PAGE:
* The Staples Rodway Conservative Fund invests solely into cash and short term deposits and hence why this fund is found performing in line with cash funds in this sector.

For those funds that have not been in existence for over three years their results are shown in the table below.

Conservative Funds      
Cumulative $
contributions
(EE, ER,
Govt)
+ Cum net
gains
after all tax,
fees
Effective
cum
return
= Ending
value
in your
account
Effective
last 3 yr
return %
p.a.
since April 2008 X Y Z
to September 2015      
$
% p.a.
$
       
 
 
 
 
 
Milford Conservative C C M 9,990 2,865 9.2% 12,854
8.0%
BNZ Cash C D Ca 8,487 1,452 3.2% 9,958
n/a
---------------                
Column X is interest.co.nz definition, column Y is Sorted's definition, column Z is Morningstar's definition
C = Conservative, D = Defensive, FI = Fixed Income, M = Moderate, Ca = Cash

In addition, savers interested in risk-protected returns should consider Westpac's capital 'guaranteed' funds.

These funds invest in equities but have a Capital Protection Plan that's designed to give you the opportunity to earn the higher returns normally associated with growth assets without the risk of losing your initial contributed capital (other than through the insolvency of the Capital Protection Provider or a "tax change event"). The goal of generating higher returns is implemented by having as much of the CPP Fund as possible invested in growth assets.

However, the manager is also required to preserve the capital value of the Fund. It does this by reducing the amount invested in growth assets if the value of the assets of the CPP Fund falls below certain predetermined levels. Instead, some (or, if there is a very dramatic fall in the value of the growth assets, all) of the assets of the CPP Fund are placed in a form of deposit with the Capital Protection Provider that is designed to recover part of the value of the assets over time, but does not produce a positive investment return (these are sometimes called zero coupon bonds or deposits).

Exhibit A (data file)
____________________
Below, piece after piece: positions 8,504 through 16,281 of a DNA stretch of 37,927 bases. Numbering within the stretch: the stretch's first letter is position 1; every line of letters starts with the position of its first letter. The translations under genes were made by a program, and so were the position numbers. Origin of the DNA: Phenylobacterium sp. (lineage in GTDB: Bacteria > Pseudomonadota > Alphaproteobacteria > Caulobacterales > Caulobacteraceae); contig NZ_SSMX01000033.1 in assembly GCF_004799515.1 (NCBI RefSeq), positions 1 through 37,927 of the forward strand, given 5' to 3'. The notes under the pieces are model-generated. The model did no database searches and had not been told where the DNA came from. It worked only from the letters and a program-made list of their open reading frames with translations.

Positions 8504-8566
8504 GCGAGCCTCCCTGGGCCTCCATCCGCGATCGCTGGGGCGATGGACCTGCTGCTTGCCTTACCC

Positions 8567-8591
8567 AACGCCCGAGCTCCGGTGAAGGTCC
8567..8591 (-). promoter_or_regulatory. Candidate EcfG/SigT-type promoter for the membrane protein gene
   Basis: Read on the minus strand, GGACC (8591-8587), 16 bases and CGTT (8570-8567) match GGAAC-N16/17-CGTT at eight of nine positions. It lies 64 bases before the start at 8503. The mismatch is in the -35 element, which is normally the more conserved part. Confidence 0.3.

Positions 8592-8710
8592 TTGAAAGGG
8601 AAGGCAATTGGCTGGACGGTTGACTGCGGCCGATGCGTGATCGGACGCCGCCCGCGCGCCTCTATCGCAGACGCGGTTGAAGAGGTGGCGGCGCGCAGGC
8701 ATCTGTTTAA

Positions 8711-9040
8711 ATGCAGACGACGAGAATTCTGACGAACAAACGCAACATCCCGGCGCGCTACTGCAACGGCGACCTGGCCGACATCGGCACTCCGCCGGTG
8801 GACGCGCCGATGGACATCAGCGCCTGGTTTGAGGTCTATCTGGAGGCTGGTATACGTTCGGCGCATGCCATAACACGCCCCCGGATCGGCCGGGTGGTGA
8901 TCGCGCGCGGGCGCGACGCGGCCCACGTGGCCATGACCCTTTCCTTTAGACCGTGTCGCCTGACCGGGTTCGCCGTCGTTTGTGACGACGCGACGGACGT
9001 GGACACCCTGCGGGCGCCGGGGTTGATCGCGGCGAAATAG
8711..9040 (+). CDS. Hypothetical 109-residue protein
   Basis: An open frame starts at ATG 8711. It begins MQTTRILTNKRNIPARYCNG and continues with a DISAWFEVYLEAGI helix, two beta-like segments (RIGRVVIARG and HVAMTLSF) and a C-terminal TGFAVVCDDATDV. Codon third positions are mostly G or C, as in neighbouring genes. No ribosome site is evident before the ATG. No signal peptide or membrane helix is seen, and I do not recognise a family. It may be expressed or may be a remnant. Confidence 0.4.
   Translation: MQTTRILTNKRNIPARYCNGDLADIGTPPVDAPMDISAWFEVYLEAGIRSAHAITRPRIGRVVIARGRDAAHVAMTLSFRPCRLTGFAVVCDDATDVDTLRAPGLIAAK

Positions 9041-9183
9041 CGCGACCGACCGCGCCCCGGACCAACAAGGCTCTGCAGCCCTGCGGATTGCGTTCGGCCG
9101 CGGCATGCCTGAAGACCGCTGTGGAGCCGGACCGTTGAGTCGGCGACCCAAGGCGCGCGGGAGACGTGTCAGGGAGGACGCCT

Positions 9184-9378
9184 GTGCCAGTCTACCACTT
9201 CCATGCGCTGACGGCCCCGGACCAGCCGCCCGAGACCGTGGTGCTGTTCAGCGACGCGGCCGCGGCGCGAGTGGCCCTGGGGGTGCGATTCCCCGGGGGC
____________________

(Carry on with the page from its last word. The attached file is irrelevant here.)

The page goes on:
Westpac has five such plans, all starting at different times:

Capital protected      
Cumulative $
contributions
(EE, ER,
Govt)
+ Cum net gains
after all tax, fees
Effective
cum
return
= Ending value
in your account
Effective
last 3 yr
return
% pa
since April 2008 X Y Z
to September 2015       $ % p.a. $
                 
Westpac CP Plan 1 C A Mi 22,726 11,909 10.1% 34,635 11.8%
Westpac CP Plan 2 C A Mi 19,504 9,030 10.2% 28,534 11.6%
Westpac CP Plan 3 C A Mi 16,176 6,928 11.7% 23,104 11.2%
Westpac CP Plan 4 C A Mi 17,242 5,084 12.5% 17,837
10.6%
Westpac CP Plan 5 C A Mi 9,592 3,047 11.7% 12,639
n/a
---------------                
Column X is interest.co.nz definition, column Y is Sorted's definition, column Z is Morningstar's definition
C = Conservative, A = Aggressive, Mi = Miscellaneous

Don't jump into these capital protected funds unless you understand fully how they work in good times, and bad.

For explanations about how we calculate our 'regular savings returns' and how we classify funds, see here and here.

There are wide variances in returns since April 2008, and even in the past three years, and these should cause investors to review their KiwiSaver accounts especially if their funds are in the bottom third of the table.

The right fund type for you will depend on your tolerance for risk and importantly on you life stage.

You should move only with appropriate advice and for a substantial reason.

Our September review of the Default funds can be found here.

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Update: Milford Conservative Fund 3-yr return added. Westpac and AMP Cash data updated to correct error.

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We welcome your help to improve our coverage of this issue. Any examples or experiences to relate? Any links to other news, data or research to shed more light on this? Any insight or views on what might happen next or what should happen next? Any errors to correct?